New club President Brent Kinnane (left) and new coach Nev Paulsen.
New club President Brent Kinnane (left) and new coach Nev Paulsen. Kate Czerny

New president ready for play

BRENT Kinnane seemed destined to one day fill the role of Brothers Cricket Club president.

Kinnane has been involved with the club since he joined up to play as a 10-year-old in 1980.

He grew up on Cascade Street, about a kilometre from where the Brothers clubhouse. He now lives about 2km away in Flinders View.

His father Les held the role, as did uncle Kevin and cousin Mark Kinnane, who he has succeeded for this coming season.

"I was always going to be involved," Brent Kinnane said.

"I'm interested in sports administration."

Kinnane runs a government-registered rural industry training organisation called the Queensland Agricultural Training Colleges. So he has both the pedigree and experience to fit his new role.

However he is likely to break his pledge to his wife to stop playing if he took over the presidency.

"I'll play if I'm needed," he said.

"I'm not going to take the spot of a younger or better player."

Kinnane doesn't know how many senior games he's played for the club, but reckons it would be about 140-150.

That has included four Division One titles, more in Division 2.

He has also been crowned Div 2 leading run scorer several times.

"I've got most of them since I've been over 35," Kinnane said.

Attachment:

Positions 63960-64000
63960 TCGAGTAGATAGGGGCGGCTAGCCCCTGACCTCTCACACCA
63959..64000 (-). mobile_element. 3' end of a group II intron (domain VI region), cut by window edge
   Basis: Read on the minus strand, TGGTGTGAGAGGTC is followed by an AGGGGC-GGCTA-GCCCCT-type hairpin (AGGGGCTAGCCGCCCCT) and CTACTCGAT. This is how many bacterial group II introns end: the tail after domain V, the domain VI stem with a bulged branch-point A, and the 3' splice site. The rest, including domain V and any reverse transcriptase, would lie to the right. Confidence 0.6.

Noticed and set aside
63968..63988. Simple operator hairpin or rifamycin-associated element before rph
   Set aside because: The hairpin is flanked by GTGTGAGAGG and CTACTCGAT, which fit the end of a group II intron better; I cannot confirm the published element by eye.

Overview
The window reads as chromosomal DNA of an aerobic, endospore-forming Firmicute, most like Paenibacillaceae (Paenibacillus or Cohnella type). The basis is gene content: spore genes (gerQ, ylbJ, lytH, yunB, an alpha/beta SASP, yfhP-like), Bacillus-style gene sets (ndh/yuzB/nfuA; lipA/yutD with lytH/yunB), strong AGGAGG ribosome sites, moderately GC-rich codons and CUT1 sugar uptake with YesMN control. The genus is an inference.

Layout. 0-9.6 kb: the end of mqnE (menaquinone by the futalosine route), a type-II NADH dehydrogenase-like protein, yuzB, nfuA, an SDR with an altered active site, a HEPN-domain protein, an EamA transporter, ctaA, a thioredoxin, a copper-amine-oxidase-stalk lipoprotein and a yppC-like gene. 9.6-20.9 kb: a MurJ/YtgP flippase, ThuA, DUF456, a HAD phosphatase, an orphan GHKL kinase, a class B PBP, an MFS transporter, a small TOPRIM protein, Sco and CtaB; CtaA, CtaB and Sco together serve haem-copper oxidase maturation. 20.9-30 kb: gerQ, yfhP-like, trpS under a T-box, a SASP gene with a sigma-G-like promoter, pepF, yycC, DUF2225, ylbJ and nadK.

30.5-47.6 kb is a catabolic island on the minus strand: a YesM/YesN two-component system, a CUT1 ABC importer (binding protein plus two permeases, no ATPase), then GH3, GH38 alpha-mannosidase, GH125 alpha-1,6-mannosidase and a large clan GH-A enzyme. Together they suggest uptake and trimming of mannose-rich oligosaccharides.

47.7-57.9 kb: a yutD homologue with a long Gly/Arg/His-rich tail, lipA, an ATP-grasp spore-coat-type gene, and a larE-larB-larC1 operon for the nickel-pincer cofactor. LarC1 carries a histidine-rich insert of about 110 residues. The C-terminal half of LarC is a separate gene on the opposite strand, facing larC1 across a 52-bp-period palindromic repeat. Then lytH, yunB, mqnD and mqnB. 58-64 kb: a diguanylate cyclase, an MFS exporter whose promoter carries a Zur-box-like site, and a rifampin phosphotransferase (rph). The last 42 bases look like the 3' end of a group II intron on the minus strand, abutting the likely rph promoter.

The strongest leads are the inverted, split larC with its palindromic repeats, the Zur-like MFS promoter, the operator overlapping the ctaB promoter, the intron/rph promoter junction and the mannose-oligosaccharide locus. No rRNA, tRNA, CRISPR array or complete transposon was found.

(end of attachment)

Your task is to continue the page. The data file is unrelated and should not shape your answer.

"You learn a bit more patience over time.

"It's also a sign of the bowlers getting a bit slower. Division 2 is not as hard as it used to be."

One of the first things Kinnane and his committee did was bring in Nev Paulsen as club coach, replacing player-coach Mukesh Sharma.

Sharma has departed, along with the likes of leading players Indi Singh and Tyrone De Silva.

"The player-coach role didn't work for us," Kinnane said.

"Where the coach is not captain it creates a sense of angst with who is in charge.''

Kinnane admits their absence will be felt, but the long-term future of the club was more important that short-term success.

"Results are always important," Kinnane said. "People notice names in the paper. But it's not the end of the world."

The presence of Paulsen should ensure long-term strength, irrespective of how the team performs this summer.

"When someone like Nev knocks on your door and says, 'I can help', you don't look a gift horse in the mouth," Kinnane said.


  • Earliest memories of Brothers Cricket Club: Fielding at the back of the St Mary's nets watching A-grade.
  • Favourite players growing up: AB (Allan Border) and Greg Chappell.
  • Cricketing highlights: My first Division One grand final win in 1987-88 and my last one in 2003-04.
  • Biggest challenge as club president: It's about continuing to grow the club.

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